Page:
Murder ballads are a staple of the mythos of Frontier Partisans. From Matty Groves to the Dreadful Wind and Rain, and on down to Cocaine Blues and Carrie Brown, love, lust, jealousy and rage — often fueled by alcohol and drugs — are a staple of the themes that form the taproot of American roots music.
HP at Hillbilly Highways has scouted up an article from the fantastic site Saving Country Music about a young woman named Stefanie Joyce who is digging the murder ballad out of the grave to which what nowadays passes for “country music” has attempted to consign it.
“I feel like there was a time in the early days of hillbilly music and the early Carter Family recordings when you could talk about really disturbing things,” says Joyce. “And I feel like the genre has become so sanitized, especially in the last 20 or 30 years. Obviously, there’s people making great music. But I think there’s something about murder ballads that people find as sinister and almost fun, along with country music that explores stuff like crime, murder, death, and drugs. For the genre to stay relevant, it needs to talk about the broad range of human experience. There was a time when people were more comfortable going to those places.”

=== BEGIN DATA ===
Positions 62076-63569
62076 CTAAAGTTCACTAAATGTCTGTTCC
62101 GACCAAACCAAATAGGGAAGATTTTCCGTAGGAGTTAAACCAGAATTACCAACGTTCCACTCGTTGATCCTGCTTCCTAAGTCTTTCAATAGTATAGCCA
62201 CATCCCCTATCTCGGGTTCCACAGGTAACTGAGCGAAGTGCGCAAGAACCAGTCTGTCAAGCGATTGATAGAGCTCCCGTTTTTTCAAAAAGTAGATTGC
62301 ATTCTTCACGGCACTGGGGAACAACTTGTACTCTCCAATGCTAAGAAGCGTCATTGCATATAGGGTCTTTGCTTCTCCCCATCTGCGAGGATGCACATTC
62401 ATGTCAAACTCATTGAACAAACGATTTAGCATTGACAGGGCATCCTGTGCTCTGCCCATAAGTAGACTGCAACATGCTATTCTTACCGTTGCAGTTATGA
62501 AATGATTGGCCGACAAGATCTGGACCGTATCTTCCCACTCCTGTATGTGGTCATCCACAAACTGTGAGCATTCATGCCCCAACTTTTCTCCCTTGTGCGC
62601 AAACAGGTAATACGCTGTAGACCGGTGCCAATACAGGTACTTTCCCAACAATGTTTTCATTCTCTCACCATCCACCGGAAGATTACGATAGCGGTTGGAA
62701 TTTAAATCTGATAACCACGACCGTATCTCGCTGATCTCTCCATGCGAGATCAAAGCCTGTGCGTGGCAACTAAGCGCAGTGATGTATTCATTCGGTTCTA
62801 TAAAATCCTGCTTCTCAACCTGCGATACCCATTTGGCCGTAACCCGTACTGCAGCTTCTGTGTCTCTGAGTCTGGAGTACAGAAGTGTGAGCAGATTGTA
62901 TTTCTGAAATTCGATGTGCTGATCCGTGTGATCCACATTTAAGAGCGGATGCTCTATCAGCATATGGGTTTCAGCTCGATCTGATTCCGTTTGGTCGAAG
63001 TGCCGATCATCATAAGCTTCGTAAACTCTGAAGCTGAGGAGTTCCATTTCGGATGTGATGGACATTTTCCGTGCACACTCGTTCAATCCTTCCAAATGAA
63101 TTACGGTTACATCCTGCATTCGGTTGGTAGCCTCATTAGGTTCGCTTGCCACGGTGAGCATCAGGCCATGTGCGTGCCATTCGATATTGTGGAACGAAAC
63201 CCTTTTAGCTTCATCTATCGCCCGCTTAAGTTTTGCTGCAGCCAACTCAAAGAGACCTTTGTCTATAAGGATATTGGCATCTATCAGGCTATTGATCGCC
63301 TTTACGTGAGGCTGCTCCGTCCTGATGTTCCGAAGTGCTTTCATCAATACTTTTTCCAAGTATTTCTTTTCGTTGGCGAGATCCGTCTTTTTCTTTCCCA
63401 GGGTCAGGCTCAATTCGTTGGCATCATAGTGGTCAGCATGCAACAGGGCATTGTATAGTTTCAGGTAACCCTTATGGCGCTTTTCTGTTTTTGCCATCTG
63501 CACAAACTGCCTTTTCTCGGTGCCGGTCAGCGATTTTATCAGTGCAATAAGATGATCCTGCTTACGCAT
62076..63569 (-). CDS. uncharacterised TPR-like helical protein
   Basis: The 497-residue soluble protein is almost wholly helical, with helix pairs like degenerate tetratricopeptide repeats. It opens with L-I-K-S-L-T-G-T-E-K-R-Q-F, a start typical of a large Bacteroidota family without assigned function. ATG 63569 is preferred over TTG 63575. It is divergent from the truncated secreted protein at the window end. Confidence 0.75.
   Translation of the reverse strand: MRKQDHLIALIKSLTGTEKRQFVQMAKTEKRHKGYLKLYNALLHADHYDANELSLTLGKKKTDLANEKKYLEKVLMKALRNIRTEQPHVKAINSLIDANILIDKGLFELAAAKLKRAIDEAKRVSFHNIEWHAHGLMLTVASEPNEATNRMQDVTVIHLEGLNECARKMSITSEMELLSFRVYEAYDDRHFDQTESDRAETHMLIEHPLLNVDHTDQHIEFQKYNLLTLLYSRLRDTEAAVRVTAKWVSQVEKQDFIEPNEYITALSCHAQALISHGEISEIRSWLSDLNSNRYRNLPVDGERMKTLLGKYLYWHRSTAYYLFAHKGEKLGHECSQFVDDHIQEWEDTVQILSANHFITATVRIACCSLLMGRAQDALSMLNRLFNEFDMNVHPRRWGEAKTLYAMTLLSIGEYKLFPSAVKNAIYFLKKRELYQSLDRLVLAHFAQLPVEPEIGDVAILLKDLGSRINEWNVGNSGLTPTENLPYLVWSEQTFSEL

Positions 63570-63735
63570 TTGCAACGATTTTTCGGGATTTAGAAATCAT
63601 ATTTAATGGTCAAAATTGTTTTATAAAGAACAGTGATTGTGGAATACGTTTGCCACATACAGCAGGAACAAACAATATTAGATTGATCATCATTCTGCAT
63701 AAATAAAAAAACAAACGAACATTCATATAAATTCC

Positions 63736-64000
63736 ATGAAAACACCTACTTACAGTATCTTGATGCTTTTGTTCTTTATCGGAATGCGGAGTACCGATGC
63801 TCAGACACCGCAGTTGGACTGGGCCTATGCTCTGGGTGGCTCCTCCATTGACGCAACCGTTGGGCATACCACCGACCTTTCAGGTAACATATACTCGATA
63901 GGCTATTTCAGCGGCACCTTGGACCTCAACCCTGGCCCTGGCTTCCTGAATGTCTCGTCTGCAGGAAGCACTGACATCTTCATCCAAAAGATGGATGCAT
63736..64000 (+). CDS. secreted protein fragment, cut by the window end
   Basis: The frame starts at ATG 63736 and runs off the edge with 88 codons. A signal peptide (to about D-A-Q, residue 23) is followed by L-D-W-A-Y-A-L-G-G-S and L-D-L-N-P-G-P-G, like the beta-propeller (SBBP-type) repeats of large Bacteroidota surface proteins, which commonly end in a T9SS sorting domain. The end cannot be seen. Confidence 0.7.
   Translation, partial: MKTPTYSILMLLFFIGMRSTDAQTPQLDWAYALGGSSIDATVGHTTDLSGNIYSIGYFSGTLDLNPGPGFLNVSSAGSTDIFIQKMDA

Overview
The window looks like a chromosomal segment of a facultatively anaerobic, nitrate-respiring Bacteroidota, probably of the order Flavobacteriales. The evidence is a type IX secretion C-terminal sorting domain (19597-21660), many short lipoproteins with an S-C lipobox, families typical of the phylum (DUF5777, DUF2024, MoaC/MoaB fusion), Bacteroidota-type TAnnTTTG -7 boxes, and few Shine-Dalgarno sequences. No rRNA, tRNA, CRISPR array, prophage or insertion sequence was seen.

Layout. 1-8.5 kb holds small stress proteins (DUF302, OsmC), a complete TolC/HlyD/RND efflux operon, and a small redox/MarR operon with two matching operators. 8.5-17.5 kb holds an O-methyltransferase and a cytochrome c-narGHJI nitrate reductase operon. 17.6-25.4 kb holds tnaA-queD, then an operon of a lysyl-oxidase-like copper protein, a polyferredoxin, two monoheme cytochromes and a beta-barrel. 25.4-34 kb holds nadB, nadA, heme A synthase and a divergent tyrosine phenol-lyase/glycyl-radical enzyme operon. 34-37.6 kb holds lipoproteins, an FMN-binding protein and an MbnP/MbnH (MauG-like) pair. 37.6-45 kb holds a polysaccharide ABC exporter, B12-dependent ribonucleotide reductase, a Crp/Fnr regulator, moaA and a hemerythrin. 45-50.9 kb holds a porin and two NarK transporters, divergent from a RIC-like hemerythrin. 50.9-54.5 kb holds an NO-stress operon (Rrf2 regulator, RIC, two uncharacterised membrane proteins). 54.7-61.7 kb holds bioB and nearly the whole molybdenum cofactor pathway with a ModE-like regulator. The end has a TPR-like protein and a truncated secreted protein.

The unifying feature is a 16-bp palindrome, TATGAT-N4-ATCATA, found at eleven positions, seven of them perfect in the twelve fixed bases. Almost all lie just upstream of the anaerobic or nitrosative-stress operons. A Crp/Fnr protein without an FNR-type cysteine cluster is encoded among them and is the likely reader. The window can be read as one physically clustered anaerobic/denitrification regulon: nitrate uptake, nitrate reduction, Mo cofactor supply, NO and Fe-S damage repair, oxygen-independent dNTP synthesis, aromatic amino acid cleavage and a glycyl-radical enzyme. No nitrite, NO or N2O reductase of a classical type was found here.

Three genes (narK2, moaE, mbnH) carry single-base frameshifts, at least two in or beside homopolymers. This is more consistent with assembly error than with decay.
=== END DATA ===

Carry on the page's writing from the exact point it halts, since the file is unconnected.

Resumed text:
Let me just say: Oh, HELL yes.
Joyce, like most folk singers, isn’t just singing the songs — she’s tracing the songlines back, usually across the Atlantic to the British Isles. This is something that — as you all know — I love.
Now, Joyce is not alone in her enthusiasm for the venerable tradition. Colter Wall wrote himself a damn fine murder ballad in the old style — and, predictably, took flack for “glorifying” violence against women. We live in a silly time. It should be self-evident, but apparently it needs explication: Singing about somebody doing a bad, bad thing does not imply the singer’s endorsement of said bad, bad thing. Or, as Joyce says:
“Just because someone is singing about the truth doesn’t mean they think the truth is good. It just means that it’s real.”
What these young guns are demonstrating is that the murder ballad is too tough to kill. Commercial “country music” has been sanitized and bro-beaten to death, but there’s a whole world of real-deal artists out there making real-deal music. You might say they’re killin’ it…